While Radiohead's ninth album is not here now physically till June, it's available for download come 8th May_(today!) at 2 PM EDT on Radiohead.com.
It's gonna be a glorious day. [more inside]
John Cho could be your hero, your spy, your boyfriend. Given that a few well-known directors are unfamiliar with any "Asian movie stars", and others are less than thrilled with the notion of casting one in the lead, William Yu has taken on the effort of re-imagining various movies with Korean-American actor John Cho as a lead. [more inside]
Cats, the popular musical composed by Andrew Lloyd Webber (based on the poetry of T.S. Eliot), will be adapted as a movie, to be directed by Tom Hooper. Noted for its longevity, Cats ran continuously on Broadway for 18 years, and on London's West End for 21 years. The show will return to Broadway in August, after a 16-year hiatus. Mee wow!
Batman, remakes, TV spin-offs, comic adaptations — not much has changed in half a century. Here's what the summer movie schedule looked like in 1966. [more inside]
Q: Now have you thought of what animal you'd like to be if you end up alone?
A: Yes. A lobster.
A: Yes. A lobster.
On Saturday morning you're given a title, a line of dialogue, and a description of a prop. Exactly 48 hours later, your team hands in a completed 5-minute science fiction film. The shortlisted 5-minute films to win this year's challenge have just been announced, and are free to watch here. Plus, in a new twist for this year, the shortlisted flash fiction (<1500 words) entries based on the same time limit and randomised prompts. [more inside]
17-year-old Nigerian student Joshua Umia is getting a lot of attention for his homemade action films with special effects, especially his remake of a Flash vs Zoom episode - which are all filmed on a Blackberry Bold 5.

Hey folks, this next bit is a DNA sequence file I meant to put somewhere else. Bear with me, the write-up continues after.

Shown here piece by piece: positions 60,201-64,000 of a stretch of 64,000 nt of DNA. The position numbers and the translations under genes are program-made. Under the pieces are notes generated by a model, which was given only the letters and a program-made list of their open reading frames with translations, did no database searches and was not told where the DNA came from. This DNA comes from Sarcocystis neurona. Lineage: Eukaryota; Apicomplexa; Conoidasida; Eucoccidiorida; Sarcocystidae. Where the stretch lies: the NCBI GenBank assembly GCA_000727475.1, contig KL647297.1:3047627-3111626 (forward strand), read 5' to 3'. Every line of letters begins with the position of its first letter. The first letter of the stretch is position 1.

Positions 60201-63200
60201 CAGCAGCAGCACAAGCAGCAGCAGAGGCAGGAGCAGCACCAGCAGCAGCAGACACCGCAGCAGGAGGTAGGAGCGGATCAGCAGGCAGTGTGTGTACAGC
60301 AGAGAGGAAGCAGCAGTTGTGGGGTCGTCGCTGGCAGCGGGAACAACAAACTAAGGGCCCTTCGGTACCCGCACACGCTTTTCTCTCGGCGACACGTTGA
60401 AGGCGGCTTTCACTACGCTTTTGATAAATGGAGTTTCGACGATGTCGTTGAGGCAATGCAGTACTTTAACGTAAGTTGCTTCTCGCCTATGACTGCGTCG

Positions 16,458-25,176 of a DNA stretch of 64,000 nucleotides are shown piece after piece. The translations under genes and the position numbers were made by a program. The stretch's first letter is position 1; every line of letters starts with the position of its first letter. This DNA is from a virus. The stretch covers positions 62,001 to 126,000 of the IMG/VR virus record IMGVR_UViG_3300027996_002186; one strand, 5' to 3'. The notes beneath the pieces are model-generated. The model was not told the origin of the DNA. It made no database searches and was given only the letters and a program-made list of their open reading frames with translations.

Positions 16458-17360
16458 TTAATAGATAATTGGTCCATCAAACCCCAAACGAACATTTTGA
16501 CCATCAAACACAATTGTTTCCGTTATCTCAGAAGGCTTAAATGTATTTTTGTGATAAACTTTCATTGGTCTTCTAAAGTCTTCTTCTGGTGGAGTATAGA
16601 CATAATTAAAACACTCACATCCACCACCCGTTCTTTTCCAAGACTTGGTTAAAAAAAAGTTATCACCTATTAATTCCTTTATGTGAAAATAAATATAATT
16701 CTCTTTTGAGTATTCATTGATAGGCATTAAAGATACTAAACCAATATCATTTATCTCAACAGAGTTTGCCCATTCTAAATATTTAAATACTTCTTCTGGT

In the spring of 2015, a billboard for the film Aloha was erected overlooking Logan Square in Chicago. It's still there today. While its fate and that of two others (mercifully blank) is fought over in court, fans of the billboard are planning a tiki party in honor of its first birthday.
The great John Smith, filmmaker and artist. The Girl Chewing Gum (1976), one of the finest avant garde films of the 20th century, Om (1986), The Black Tower (1985-87) (discussion)(MLYT/Vimeo) [more inside]
Doris Roberts, an ubiquitous stage and screen actor from the United States, passed away April 17th at the age of 90. [more inside]
100 Years/100 Shots - Starting with Birth of a Nation in 1915 and ending with Mad Max: Fury Road in 2015, a series of iconic shots in film with one shot per year.
Bioshock creative director Ken Levine is teaming up with Interlude, creators of the Bob Dylan "Like A Rolling Stone" interactive video, to make a Twilight Zone interactive movie.
The Drinking Party (1965): a modern dress re-enactment of Plato's Symposium, written and directed by Jonathan Miller. Leo McKern stars as a rather donnish Socrates. [more inside]
The (Mostly) Tragic History Of Video Game Adaptations. He watches them so we don't have to: Sep Gohardani looks back over the ignominious history of the video game adaptation. [more inside]
the DIY action film studio from the slums of Uganda that took over the Internet and made it plausible for anyone in the world to become an East African kung fu movie commando. [more inside]
"We live in a box of space and time. Movies are windows in its walls." Three years ago today, Roger Ebert passed away. [more inside]
British defence blog Think Defence presents an idiosyncratic list of the Top 25 British War Films. [more inside]